19 “There was a rich man who was clothed in purple and fine linen and who feasted sumptuously every day.20 And at his gate was laid a poor man named Lazarus, covered with sores,21 who desired to be fed with what fell from the rich man's table. Moreover, even the dogs came and licked his sores.
2. Both Men Died
A. The Poor Man to Abraham's Side
22 The poor man died and was carried by the angels to Abraham's side.
3) Both Abraham and he were able to see and communicate with one another.
he lifted up his eyes and saw Abraham far off and Lazarus at his side.24 And he called out, ‘Father Abraham, have mercy on me, and send Lazarus
(Jeff's thought here: Narcissist- still didn't treat Lazarus with dignity)
to dip the end of his finger in water and cool my tongue, for I am in anguish in this flame.’25 But Abraham said, ‘Child, remember that you in your lifetime received your good things, and Lazarus in like manner bad things; but now he is comforted here, and you are in anguish.
(Jeff's thought here: this does not teach that rich people go to Hell and the poor to Heaven)
4) There is an uncrossable seperation between the two locations.
26 And besides all this, between us and you a great chasm has been fixed, in order that those who would pass from here to you may not be able, and none may cross from there to us.’
5) The rich man remembered people on Earth, and he feared for them.
(Jeff's thought here: It was so bad, that he didn't even want his family there)
f27 And he said, ‘Then I beg you, father, to send him to my father's house—28 for I have five brothers—so that he may warn them, lest they also come into this place of torment.’
6) God has already given plenty of warning. The issue with people is their unbelief and pride.
29 But Abraham said, ‘They have Moses and the Prophets; let them hear them.’30 And he said, ‘No, father Abraham, but if someone goes to them from the dead, they will repent.’31 He said to him, ‘If they do not hear Moses and the Prophets, neither will they be convinced if someone should rise from the dead.’”
C. Final thoughts
Now is the time of salvation, now is the time of God's favor! If you harden your heart from the Lord in this life, you will not be able to either soften it and change your mind post-mordem. It is destined for man to die once, and after that there is the judgment. Get right with God NOW, while you still have a chance. This is the rich man's message to you!
In the context, Jesus is challenging the greed and Narcissism of the religious leaders. Their focus was on self-pleasure and gain. They didn't care about those who desperately needed help, just like the rich man in the story. These chapters are a response to Luke 15:1-2. Some keys to understanding the path of thought here are 15:1-2 (Jesus uses their complaint to love on them by challenging them), 16:9, 13, 15.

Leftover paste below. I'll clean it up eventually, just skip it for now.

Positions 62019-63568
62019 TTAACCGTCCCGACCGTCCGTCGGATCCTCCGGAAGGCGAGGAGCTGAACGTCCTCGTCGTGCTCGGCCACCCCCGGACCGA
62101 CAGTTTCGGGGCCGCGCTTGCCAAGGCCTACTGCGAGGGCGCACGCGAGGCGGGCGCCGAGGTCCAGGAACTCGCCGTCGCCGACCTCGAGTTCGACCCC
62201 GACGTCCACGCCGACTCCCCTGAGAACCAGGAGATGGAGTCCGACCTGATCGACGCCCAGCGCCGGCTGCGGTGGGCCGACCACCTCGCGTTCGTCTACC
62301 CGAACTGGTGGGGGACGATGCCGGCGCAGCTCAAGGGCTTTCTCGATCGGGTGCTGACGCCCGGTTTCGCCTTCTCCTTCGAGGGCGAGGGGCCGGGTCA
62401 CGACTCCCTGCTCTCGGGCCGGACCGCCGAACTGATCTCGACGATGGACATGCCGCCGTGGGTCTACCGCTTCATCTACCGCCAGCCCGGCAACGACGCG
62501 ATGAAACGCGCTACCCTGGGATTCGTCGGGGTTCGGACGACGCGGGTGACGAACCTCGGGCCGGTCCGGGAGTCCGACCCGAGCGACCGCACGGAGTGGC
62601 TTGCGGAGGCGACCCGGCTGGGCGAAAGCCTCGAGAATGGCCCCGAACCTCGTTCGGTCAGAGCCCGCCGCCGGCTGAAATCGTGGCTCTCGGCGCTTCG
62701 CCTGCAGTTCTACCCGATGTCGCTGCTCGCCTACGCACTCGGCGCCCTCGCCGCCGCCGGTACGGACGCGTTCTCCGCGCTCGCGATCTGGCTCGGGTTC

1. Moody Commentary says, "The rich man did not go to Hades/hell because he was rich. He went there because his life and hope were devoted to his earthly riches."
2. Abraham's side- the Jewish NT Commentary says that it is being in Eden (Paradise) and being present at the Messianic banquet (Mt. 8:11, Rv. 19:7-9, John laying on Jesus is an example of this). There is some debate on whether this is a temporary place, that Jesus visited at his death, to bring to God, now that propitiation for sin has been met (Eph. 4:7-10, 1 Peter 3:18-20). This school of thought teaches that Hades had 3 parts: 1) Paradise/Abraham's bosom, 2) The abyss or tartarus, the place of confinement for those demons who sinned in the days of Noah, 3) torments, the place of suffering for all unbelievers until the time of the ruesrrection of the unjust and the Great White Throne Judgment, where they will be cast into the Lake of Fire. However, we need to realize that Elijah was taken up physically to Heaven.
3. Abraham's side- it is said that Abraham, Issac, and Jacob will receive us (4 Macabees 13:17).
4.Hades (Sheol)- the "place" of the dead until the final judgment. In the end this Sheol will be thrown into the lake of fire (Rv. 20:13-15). -Jewish NT Commentary. According to Charles Ryrie, it is the unseen world in general, but specifically here the abode of the unsaved dead between death and judgment at the great white throne (Rv. 20:11-15). Hades is normally described as the abode of the dead, whether good or bad. In the NT, however, it is never used of the save3d. Here it seems to be equivalent to Gehenna, the place of punishment, due to the torment. 5. Parable or actual event? The Tyndale Commentary on the New Testament takes this as a parable, possibly adapted from an ancient Egyptian story (see Creed). However, the fact that he uses a specific name, and the way it is encapsulated, leads many commentators to believe that this is not a parable, but a story with specific people in mind. I take this as an actual event, for the same reasons. That being said, as Tyndale believes, we should not draw all of our doctrine on the afterlife from this. Regardless, these places exist, and we can learn about them from this passage.